Aquaculture for all

International flavour to Norwegian innovation award

Atlantic Salmon Lumpfish Awards +5 more

A record number of applications have been made for this year’s Nor-Fishing Innovation Award.

The 100,000 kroner (£9,069) award, which is presented at Aqua Nor on 20 August, has received 30 applications, three more than for the previous edition of the aquaculture trade show, which takes place in Trondheim every two years.

The Innovation Award was won by Ace Aquatec, a Scottish company, at Aqua Nor 2017

Aqua Nor project manager Kari Steinsbø said: “The jury is now examining the applications received and will be submitting its recommendation on three final candidates to the board of the Nor-Fishing Foundation in June.”

Forty per cent of this year's applications are from companies outside Norway – including firms from Tasmania, Taiwan, the United States, Canada, Spain, the Netherlands, Scotland, England, Denmark and Finland.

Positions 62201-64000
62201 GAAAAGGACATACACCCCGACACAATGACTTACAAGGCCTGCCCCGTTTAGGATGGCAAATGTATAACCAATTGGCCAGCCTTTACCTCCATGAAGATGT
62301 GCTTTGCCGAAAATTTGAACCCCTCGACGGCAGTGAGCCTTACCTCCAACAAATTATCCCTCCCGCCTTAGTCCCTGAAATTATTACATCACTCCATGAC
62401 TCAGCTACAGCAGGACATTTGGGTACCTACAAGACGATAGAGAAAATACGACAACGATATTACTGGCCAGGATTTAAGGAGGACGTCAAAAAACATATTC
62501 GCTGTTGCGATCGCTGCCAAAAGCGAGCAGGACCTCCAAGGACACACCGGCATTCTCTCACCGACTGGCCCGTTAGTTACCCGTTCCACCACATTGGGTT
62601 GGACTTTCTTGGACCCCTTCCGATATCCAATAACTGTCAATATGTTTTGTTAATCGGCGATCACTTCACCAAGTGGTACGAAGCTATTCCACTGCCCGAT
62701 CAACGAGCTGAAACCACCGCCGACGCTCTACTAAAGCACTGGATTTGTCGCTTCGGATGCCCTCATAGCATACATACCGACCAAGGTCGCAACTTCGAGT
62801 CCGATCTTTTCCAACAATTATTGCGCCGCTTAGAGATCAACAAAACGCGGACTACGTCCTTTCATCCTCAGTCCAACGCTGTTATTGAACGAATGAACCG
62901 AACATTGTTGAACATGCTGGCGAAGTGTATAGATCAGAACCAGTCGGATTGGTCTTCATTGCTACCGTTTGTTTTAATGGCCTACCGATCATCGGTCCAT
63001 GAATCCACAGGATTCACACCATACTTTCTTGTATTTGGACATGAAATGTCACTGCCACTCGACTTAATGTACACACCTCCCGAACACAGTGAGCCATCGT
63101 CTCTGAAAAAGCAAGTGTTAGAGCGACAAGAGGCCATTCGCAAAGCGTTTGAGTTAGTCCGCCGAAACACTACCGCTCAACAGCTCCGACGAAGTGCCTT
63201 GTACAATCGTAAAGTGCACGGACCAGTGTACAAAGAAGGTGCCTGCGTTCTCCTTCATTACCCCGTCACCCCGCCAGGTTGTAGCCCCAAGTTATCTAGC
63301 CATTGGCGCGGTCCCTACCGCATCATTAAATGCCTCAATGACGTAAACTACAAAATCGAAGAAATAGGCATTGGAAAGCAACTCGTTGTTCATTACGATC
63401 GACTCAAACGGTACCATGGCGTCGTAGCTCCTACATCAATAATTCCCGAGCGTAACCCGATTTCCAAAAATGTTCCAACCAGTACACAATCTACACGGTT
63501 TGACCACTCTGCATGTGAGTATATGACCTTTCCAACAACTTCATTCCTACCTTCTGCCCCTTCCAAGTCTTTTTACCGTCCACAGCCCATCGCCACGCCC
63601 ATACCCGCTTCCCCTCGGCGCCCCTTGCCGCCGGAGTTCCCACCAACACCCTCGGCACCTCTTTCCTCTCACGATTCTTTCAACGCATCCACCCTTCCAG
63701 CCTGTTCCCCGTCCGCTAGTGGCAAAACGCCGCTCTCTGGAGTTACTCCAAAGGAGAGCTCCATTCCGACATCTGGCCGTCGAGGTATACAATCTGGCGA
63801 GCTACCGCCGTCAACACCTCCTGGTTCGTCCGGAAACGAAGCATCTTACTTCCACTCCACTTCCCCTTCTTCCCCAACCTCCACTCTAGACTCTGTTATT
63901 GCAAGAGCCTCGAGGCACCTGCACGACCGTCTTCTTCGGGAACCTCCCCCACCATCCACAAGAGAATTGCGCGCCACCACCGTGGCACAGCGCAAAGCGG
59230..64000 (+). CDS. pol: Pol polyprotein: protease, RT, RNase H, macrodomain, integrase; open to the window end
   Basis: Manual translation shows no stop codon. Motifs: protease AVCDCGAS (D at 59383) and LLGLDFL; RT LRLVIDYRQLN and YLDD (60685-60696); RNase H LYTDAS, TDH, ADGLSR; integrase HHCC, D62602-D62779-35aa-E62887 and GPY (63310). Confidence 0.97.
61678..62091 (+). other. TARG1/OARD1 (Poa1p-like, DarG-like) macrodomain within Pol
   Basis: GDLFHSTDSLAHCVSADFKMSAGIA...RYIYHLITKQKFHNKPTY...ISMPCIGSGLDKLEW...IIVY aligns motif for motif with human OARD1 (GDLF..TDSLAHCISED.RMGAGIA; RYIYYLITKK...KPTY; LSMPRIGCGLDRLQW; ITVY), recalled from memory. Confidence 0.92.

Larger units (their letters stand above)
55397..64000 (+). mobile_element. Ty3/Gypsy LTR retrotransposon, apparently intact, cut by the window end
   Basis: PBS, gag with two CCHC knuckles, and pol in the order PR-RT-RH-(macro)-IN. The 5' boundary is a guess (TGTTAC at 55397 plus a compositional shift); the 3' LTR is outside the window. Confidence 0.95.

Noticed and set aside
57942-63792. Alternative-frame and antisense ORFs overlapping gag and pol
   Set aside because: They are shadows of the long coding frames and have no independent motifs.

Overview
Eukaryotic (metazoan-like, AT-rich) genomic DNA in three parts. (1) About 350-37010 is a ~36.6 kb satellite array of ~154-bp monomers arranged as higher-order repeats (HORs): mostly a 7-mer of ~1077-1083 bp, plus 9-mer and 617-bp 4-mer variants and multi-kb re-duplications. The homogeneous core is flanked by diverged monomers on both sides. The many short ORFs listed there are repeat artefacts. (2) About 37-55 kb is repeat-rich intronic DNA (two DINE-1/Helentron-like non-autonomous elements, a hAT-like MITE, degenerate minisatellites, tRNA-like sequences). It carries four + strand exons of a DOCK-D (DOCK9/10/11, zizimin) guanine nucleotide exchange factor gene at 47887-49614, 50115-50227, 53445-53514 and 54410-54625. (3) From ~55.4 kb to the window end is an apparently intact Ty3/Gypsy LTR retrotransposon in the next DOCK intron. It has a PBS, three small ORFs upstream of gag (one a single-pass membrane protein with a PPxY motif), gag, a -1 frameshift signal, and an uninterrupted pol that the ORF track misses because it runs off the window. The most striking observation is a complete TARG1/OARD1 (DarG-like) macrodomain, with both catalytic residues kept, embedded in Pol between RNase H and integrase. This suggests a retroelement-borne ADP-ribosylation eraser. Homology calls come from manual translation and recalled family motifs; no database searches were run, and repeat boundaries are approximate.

The organisers note that there “is great professional variety among this year's applicants and several applications are about the development and use of AI (artificial intelligence) and IoT (Internet of Things)”.

Applications include ways of controlling processes on fish farms and organising and collecting information from a number of information providers in relation to the farm. This can be used in combination with human experience to create environmental improvements, good animal welfare and improved economic performance in the aquaculture industry.

Other applications relate to RAS plants, electrical operation of work vessels, commercial utilisation of waste from fish farms, work clothes that improve the health and safety of farmers, lumpfish transport and housing designs, temperature control in the transport chain for farmed fish, and language and vocational training adapted to foreign operators entering the Norwegian aquaculture industry.

“The Innovation Award has been awarded for more than two decades and has been important for research and development in the supplier companies, which in turn has contributed to further growth in the aquaculture industry both nationally and internationally,” concludes Steinsbø.

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